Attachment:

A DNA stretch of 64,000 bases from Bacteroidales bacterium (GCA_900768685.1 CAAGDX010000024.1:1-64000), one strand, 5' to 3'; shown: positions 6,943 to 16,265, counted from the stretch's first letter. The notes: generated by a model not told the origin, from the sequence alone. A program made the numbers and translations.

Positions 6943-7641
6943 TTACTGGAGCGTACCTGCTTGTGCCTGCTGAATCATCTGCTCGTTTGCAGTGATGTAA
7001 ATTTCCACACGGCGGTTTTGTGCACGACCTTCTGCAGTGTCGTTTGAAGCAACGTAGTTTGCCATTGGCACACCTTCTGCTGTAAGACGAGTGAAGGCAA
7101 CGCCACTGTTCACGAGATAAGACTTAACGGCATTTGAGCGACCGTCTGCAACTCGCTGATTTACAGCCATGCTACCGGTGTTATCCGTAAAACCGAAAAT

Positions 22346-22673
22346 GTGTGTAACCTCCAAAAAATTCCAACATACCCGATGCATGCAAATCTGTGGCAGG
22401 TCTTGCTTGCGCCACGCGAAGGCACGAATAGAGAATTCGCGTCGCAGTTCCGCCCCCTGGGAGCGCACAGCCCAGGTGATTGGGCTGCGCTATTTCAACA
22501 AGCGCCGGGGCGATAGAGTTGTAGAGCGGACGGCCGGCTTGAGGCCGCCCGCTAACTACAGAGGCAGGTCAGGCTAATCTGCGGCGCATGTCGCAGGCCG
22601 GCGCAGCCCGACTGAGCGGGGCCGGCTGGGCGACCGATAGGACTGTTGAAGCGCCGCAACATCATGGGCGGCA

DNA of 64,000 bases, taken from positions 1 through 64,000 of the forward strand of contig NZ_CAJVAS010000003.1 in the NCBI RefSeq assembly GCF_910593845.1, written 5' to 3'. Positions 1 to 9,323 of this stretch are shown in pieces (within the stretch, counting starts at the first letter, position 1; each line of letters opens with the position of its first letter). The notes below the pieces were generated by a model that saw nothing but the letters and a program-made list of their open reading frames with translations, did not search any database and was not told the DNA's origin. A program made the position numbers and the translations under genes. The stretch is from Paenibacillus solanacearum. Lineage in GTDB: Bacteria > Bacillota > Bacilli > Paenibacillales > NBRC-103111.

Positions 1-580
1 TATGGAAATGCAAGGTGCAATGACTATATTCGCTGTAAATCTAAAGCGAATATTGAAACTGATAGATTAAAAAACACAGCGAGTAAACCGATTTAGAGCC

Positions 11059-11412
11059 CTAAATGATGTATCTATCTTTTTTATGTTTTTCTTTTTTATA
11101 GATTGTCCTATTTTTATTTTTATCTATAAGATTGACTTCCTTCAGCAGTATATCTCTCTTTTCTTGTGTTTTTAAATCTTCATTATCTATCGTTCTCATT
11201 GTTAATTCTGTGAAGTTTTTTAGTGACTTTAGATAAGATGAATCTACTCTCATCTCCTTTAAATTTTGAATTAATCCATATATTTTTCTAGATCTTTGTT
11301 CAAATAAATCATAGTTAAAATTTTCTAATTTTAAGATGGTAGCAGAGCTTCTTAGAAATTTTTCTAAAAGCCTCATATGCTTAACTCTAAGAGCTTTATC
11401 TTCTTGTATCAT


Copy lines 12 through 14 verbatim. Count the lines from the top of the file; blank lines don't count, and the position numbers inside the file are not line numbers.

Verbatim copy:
Positions 1-580
1 TATGGAAATGCAAGGTGCAATGACTATATTCGCTGTAAATCTAAAGCGAATATTGAAACTGATAGATTAAAAAACACAGCGAGTAAACCGATTTAGAGCC

Positions 11059-11412